Saturday, April 3, 2010

R.I.P. Jamie Alder, a.k.a. Bill Shut, 1951-2010

I just learned that Jamie Alder, whose abstract comics were published in the anthology under his pseudonym "Bill Shut," died of a heart attack in his sleep two weeks ago. I never met him in person, but we corresponded at length via email and a few times talked on the phone about his contribution to the anthology, not to mention later about his originals that were included in the "Silent Pictures" show. Jamie was also a member of this blog, though I don't think he ever posted anything. For the anthology, I edited slightly his bio. Here it is exactly as he sent it to me:
I was born in 1951 and I'm not dead yet.
I was influenced by the stuff underground artists Rick Griffin, art spiegelman, Victor Moscoso, and the collage novel of Max Ernst were doing. I also really liked Rory Hayes and Mark Beyer. Clay Geerdes and his newsletter Comix World/Wave was the inspiration to self publish. I will also have some pages in Newave! the Underground Mini-Comix of the 1980s Ed. by Mike Dowers and published by Fantagraphics and last I heard coming out at the end of the 2009
I should write something more eloquent about Jamie's pioneering efforts (his abstract comics that we published dated from the early '70s), about the importance of his contribution to underground and newave comix, and so on, but frankly I'm too stunned right now to be able to say much... Rest in peace, Jamie.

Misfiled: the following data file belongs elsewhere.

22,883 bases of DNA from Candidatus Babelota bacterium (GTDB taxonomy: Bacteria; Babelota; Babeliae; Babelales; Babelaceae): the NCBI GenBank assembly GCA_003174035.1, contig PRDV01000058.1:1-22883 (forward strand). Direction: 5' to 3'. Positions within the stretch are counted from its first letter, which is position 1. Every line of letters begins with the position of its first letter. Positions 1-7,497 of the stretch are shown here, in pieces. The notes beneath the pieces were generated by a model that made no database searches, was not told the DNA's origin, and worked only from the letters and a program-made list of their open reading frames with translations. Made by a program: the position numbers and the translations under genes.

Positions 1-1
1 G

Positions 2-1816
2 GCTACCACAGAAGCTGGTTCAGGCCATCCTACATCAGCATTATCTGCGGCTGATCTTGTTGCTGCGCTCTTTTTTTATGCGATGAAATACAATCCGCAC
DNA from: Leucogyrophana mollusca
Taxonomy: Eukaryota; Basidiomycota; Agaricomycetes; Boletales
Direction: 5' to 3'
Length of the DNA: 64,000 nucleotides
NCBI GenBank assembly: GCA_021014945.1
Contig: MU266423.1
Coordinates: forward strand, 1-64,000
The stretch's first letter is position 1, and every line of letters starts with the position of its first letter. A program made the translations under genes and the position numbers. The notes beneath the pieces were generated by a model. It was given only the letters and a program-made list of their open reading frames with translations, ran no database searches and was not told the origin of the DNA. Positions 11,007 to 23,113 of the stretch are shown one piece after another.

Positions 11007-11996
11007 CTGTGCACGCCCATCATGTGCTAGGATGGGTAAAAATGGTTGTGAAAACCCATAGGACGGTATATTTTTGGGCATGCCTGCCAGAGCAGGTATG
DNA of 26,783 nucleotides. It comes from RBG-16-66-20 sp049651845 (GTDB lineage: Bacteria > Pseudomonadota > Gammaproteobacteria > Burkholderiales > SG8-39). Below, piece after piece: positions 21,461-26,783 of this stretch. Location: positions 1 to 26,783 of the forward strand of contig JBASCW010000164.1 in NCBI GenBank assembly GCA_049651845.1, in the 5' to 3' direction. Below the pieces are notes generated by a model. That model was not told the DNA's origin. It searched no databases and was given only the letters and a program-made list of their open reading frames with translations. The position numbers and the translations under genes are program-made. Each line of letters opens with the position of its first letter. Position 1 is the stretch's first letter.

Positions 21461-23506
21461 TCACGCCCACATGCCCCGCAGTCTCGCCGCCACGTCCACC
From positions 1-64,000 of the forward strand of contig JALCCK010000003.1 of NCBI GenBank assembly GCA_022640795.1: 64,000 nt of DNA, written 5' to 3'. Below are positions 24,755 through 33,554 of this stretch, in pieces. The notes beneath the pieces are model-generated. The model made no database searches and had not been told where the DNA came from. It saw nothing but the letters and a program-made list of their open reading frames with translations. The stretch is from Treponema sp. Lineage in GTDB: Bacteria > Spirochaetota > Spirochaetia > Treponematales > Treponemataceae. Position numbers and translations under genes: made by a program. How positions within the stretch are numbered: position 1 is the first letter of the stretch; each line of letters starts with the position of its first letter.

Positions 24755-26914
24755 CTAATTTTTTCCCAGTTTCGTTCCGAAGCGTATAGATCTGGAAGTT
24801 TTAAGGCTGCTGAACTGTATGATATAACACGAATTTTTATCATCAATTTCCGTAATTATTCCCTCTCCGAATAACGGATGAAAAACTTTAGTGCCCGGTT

More information on Jamie's facebook page. See more of his art on his Poopsheet Foundation page. You can also see more of his work in Fantagraphics' new Newave anthology.


  1. I am lucky enough to have know Jamie from homeschooling associations. When i learned that he was an underground comic i always called him Bill Shuts, all the homeschooling parents wondered what the little joke was. At one point he gave me a small collection of his work. I will cherish them always.

  2. Thank you for your reminiscences, Michele. I would love to hear from others with memories of him.

  3. This is terrible. So young. I'm glad Andrei published him and he saw the book before his death.

  4. I knew Jamie 30 years ago as a horse trainer near Ann Arbor. I was lucky enough to have him and his then wife, Penny, as my trainers. I knew when he left Ann Arbor he was designing jumping courses, but then lost track of him. I barely remember him talking about his art at that time - too much horsey stuff. His whole family was pretty amazing. What a loss - such a gentle soul with some awesome talent - in many areas.


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